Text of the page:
Epping to Thornleigh Third Track

We consulted with the community to manage environmental impacts and planning approvals, leveraged our signalling technical expertise, and re-engineered a major structure to help improve capacity and reliability of freight trains.


Location

  • Sydney, Australia

Sector

Service

  • Structural Engineering
  • Stakeholder Engagement
  • Environment, Health and Safety Management and Compliance
  • (View all)

Project Value

  • AU $477 million

Project Status

  • Completed 2016


Epping to Thornleigh Third Track (ETTT) is a key component of the Northern Sydney Freight Corridor Program, an initiative to improve the capacity and reliability for freight trains on the Main North Line between Sydney and Newcastle. The third track separates northbound freight from all-stops passenger train movements along the steep incline between Epping and Thornleigh, providing additional capacity for northbound (interstate container) freight trains.

 

It involved the construction of six kilometres of new and upgrades at Cheltenham, Pennant Hills and Beecroft Stations and a new rail bridge across the M2 and Devlins Creek.  The project was delivered by an alliance.

 

On this project we provided:

  • Ecological assessment and the ecological impact assessment
  • Signalling technical advice
  • Detailed design and construction phase services for the 160 m, 11-span prestressed/post-tensioned concrete viaduct

 

Minimising Ecological Impacts

We were first engaged to undertake ecological assessment. As part of this role we:

  • Surveyed and assessed the existing natural environment for terrestrial and aquatic flora and their habitats
  • Identified 'biodiversity hotspots' along the proposed rail route and potentially significant biological impacts
  • Provided mitigation measures and indicative assessments of significance required under the Environmental Planning and Assessment Act 1979 and the (Commonwealth) Environment Protection and Biodiversity Conservation Act 1999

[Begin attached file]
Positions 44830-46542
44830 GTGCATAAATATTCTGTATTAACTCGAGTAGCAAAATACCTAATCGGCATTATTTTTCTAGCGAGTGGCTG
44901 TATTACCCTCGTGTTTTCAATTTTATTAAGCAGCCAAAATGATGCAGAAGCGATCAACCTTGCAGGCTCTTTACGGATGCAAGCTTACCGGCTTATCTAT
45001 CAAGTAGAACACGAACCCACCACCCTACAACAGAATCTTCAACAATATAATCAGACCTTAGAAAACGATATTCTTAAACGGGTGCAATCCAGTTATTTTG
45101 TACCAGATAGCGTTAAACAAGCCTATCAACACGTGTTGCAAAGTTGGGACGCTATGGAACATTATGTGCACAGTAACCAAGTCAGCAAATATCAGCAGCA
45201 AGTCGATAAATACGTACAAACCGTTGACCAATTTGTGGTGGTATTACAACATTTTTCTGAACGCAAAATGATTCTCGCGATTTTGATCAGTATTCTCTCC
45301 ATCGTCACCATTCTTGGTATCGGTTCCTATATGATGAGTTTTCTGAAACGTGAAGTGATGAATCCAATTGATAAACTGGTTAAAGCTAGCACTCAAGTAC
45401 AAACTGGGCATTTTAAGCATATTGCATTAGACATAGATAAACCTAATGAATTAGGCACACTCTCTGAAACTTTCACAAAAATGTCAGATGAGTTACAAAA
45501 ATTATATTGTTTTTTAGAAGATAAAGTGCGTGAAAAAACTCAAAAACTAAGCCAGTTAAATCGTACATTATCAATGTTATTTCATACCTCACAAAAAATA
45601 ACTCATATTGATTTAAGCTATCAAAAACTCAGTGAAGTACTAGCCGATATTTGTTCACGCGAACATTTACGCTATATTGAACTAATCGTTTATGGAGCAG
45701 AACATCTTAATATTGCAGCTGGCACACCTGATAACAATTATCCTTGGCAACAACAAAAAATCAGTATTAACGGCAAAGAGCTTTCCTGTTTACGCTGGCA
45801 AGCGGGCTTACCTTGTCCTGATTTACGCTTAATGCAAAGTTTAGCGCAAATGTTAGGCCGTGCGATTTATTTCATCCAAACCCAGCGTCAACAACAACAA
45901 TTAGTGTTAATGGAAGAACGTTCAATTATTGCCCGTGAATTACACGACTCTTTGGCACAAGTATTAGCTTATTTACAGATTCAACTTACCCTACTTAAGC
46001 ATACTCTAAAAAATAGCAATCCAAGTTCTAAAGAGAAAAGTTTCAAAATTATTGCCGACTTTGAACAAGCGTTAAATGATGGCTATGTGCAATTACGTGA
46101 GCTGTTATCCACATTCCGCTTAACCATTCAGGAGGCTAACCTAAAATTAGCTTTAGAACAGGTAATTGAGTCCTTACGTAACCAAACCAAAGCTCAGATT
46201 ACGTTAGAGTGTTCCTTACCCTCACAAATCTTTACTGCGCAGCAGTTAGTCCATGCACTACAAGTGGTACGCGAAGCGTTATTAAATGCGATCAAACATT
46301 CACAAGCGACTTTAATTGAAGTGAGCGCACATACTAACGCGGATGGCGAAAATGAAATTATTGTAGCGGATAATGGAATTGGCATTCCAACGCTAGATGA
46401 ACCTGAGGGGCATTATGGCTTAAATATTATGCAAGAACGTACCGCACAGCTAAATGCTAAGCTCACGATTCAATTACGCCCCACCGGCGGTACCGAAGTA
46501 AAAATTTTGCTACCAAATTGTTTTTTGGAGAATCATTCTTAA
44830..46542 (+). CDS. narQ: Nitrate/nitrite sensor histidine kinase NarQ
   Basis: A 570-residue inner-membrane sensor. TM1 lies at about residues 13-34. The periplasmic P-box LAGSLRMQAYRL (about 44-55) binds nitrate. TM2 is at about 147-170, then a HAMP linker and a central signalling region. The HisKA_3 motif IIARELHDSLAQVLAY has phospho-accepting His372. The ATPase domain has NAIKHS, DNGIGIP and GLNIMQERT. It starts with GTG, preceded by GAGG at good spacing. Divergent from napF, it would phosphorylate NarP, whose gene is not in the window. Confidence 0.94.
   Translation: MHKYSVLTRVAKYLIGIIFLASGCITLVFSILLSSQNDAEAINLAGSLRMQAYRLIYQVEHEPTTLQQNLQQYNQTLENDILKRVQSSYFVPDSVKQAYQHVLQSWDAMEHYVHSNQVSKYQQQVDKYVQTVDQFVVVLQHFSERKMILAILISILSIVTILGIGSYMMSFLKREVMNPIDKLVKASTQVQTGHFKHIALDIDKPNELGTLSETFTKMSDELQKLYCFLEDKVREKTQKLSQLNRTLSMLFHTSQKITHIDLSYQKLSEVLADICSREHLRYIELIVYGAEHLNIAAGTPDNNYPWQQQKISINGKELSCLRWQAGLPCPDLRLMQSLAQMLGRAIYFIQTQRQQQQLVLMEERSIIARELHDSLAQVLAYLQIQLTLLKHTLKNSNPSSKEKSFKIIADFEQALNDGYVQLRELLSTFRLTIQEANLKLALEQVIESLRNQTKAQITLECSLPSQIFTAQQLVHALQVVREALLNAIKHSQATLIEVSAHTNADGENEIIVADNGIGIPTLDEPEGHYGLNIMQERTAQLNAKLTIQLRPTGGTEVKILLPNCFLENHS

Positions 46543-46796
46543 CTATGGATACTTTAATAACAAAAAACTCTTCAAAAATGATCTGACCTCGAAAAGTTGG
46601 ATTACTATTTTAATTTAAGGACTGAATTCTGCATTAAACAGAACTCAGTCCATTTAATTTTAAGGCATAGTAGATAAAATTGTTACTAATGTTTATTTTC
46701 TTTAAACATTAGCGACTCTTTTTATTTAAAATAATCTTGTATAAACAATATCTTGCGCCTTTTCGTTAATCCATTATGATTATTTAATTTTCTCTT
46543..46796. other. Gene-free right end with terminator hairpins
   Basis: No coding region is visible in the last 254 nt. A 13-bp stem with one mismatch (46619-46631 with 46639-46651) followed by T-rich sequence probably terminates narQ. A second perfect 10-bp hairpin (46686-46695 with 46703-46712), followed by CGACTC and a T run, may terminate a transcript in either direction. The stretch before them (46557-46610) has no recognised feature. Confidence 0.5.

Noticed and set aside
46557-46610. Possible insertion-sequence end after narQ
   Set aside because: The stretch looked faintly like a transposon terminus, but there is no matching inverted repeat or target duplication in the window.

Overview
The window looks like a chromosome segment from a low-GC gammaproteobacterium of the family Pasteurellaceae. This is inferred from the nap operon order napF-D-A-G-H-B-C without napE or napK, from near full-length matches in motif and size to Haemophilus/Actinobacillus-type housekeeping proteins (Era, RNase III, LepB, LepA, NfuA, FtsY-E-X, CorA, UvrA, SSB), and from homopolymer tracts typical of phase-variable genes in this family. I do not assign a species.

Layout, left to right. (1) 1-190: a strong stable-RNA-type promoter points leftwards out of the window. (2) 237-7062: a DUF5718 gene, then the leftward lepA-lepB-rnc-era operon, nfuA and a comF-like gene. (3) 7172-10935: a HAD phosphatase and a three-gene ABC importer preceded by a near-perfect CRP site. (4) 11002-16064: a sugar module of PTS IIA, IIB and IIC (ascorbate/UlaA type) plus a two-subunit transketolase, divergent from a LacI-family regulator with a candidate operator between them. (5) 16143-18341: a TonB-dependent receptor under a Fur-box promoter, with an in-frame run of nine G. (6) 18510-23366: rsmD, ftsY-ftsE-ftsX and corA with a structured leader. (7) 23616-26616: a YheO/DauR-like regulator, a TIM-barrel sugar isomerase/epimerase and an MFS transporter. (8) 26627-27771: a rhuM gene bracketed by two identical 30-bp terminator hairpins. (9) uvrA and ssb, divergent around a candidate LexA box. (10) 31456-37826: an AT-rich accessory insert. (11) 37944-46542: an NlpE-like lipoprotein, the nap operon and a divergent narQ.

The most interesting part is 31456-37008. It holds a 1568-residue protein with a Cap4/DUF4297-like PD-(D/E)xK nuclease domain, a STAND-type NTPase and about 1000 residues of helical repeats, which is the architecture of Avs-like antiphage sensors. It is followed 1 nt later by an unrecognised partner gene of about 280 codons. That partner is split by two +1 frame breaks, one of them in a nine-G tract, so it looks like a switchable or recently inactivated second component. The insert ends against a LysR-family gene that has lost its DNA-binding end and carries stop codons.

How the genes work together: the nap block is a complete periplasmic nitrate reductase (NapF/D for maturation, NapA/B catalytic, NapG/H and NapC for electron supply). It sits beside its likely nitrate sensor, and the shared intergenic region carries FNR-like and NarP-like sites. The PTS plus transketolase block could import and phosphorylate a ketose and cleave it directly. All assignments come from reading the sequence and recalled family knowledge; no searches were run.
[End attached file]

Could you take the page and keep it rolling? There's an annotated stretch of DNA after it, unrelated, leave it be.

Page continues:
In consultation with local and state government authorities, we played a key role in identifying biodiversity offsets for the project using the BioBanking Assessment Methodology and in developing an offset strategy.

 

The environmental assessment included public exhibition, extensive consultation and a comprehensive report that responded to public submissions. In July 2013, planning approval was granted and early construction started the following month.

 

Improving Rail Safety with Signalling

In our role as signalling technical advisor we:

  • Progressed the reference design to detail design for RailCorp approval (blue copies)
  • Progressed blue copies to Approved for Construction (AFC) (green copies)
  • Progressed AFC (green copies) to testing (pink copies), commissioning (yellow copies) and as-built documentation (white copies)
  • Prepared other documentation (including specifications) to the ETTT Alliance to complete the construction works
  • Provided construction and commissioning support to the ETTT Alliance
  • Provided safety assurance on the signalling design.

 

To deliver the signalling design, we provided a team of signalling engineers to be based in the client office. The strength of expertise and size of the team allowed us to undertake a wider range of tasks than originally envisioned, using a greater resource level.

 

Creating Value Through Design Efficiency

The Alliance team approached WSP to re-engineer a major 160 m, 11-span viaduct to improve the construction methodology and create a better value for money design. The detailed design for the viaduct had to be delivered in six months to meet the revised construction program, rather than the typical 9-12 month timeframe. The challenge was to produce an efficient design for the viaduct within the constraints of the other design packages which had already been finalised.

 

The viaduct design was designed by WSP with construction methodology and value for money in mind. Most of the spans were designed to consist of short span planks that could be lifted quickly during night road closures from a standard length articulated truck. There was also a single span that required a larger opening for maintenance access – this span was designed to be a cast in place post-tensioned through girder that was constructed completely within the site boundary.

 

By 2016, the project was complete, creating a vital boost to freight capacity and passenger service reliability with minimal impact to the area’s biodiversity.

Bridge length
160 m
Track length
6 km